A few years ago, after a storm left extended power outages for many people in my area, I wrote an essay on "why I don't own a generator."

With a few more years experience, and one multi-day outage of my own, it's time to put out a few more thoughts and suggestions on emergency preparedness in typical suburban New England. There are areas around here that need to worry about flooding, storm erosion, and direct high-wind damage, but I'm just covering my own more typical situation, where the threat profile is pretty much limited to being stuck in one's own house, without power, in potentially very cold temperatures.

My basic philosophy on emergency preparations is, as much as possible, to stick to doing things I should do anyway. That way, the preparations become part of ordinary routine and get taken care of regularly.

You also need to reconsider your situation regularly. This is where that generator (the one I don't have) comes in: in a multi-day outage last year, we realized that we had a lot of money tied up in food in our chest freezer, so although we didn't need power all the time, we needed some after a few days. I have picked an inverter so that I can use a car as a generator if that should come up in the future. So it's only technically true that I don't have a generator; but the important thing is that I don't have another internal combustion engine to take care of.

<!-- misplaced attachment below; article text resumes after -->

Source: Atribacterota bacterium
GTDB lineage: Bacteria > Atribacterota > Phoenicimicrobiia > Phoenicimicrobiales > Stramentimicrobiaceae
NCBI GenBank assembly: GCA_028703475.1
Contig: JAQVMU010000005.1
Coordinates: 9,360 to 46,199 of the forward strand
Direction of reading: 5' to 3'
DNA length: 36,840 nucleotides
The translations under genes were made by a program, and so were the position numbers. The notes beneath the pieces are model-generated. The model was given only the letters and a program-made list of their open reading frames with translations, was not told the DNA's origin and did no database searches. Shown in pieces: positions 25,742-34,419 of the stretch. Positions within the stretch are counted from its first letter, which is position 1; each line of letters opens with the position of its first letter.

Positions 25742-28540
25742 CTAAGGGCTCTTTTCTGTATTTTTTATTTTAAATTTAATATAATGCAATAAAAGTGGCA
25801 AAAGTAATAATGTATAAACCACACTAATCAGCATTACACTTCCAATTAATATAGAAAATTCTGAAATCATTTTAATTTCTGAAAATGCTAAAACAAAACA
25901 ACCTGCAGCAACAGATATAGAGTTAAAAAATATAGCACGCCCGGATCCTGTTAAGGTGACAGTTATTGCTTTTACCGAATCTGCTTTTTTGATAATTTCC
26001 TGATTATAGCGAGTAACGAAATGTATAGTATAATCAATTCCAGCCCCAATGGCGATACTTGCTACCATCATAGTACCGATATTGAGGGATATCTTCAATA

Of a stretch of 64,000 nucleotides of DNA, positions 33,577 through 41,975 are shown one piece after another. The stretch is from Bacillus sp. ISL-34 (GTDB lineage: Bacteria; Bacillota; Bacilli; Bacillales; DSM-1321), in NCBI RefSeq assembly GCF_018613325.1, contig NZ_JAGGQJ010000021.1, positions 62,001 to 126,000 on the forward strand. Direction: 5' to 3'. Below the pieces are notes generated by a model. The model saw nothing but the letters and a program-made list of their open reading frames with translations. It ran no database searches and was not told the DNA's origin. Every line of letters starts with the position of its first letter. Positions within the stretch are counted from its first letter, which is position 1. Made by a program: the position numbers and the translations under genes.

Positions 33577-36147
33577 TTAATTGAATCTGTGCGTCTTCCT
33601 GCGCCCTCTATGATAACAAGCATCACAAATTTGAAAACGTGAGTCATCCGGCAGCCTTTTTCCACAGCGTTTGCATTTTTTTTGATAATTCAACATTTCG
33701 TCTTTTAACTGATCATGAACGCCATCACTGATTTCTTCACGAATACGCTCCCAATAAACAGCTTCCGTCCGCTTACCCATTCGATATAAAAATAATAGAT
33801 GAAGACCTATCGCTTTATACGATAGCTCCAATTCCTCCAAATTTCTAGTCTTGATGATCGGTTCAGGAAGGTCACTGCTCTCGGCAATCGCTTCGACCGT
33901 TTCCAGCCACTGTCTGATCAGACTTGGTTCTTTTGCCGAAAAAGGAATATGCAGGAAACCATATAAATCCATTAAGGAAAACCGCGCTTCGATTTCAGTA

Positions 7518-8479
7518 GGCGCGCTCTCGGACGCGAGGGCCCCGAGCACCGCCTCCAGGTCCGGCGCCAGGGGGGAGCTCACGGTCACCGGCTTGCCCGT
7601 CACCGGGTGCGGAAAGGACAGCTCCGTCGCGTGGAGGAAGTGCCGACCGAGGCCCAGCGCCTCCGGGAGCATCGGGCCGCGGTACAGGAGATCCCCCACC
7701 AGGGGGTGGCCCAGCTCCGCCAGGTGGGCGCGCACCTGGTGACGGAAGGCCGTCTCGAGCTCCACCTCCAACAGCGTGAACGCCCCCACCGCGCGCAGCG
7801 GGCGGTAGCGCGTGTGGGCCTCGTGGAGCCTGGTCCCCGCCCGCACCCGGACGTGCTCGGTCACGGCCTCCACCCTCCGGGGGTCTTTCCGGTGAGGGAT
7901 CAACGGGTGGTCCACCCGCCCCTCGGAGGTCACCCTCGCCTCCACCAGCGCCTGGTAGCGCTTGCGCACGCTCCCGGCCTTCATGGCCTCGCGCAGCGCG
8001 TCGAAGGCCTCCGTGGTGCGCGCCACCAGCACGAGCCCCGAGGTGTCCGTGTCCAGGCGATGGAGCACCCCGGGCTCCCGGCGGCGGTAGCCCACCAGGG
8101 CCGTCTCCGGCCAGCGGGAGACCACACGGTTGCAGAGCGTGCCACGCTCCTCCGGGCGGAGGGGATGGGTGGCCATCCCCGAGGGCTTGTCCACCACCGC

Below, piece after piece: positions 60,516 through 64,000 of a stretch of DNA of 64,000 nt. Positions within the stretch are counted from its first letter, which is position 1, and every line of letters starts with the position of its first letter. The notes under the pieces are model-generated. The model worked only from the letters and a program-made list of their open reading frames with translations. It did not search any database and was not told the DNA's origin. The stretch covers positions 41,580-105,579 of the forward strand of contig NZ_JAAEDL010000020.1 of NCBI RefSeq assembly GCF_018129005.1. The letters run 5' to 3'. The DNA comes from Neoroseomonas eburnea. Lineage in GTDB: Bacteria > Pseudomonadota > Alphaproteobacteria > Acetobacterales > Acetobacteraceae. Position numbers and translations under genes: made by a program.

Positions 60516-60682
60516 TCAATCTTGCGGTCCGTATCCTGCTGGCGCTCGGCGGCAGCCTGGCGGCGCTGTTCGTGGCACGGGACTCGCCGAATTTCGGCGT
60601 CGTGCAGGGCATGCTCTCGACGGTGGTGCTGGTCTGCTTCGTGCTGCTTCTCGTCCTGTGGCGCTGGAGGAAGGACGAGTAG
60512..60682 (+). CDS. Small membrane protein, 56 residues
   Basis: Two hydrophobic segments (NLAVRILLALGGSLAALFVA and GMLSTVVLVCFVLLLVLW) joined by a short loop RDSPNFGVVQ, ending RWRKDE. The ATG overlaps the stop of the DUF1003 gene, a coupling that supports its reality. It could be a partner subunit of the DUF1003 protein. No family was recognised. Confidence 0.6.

So what did I do to prepare for today's storm?

  1. Filled the car with gasoline. You never want to run out of gas in an emergency, and I'll burn it all in a week or two anyway.
  2. Refilled my spare propane tank. It's really unlikely to matter (particularly since our kitchen stove is natural gas), but it never hurts to be ready to run the barbecue.
  3. Got out the candles, electric lanterns, flashlights, and batteries. Also, recharged all of my many rechargeable batteries.
  4. Carried some firewood from the woodpile to the back porch.

And that's about it.

Date: 2012-10-29 17:55:27 EDT

Author: Lowell Gilbert

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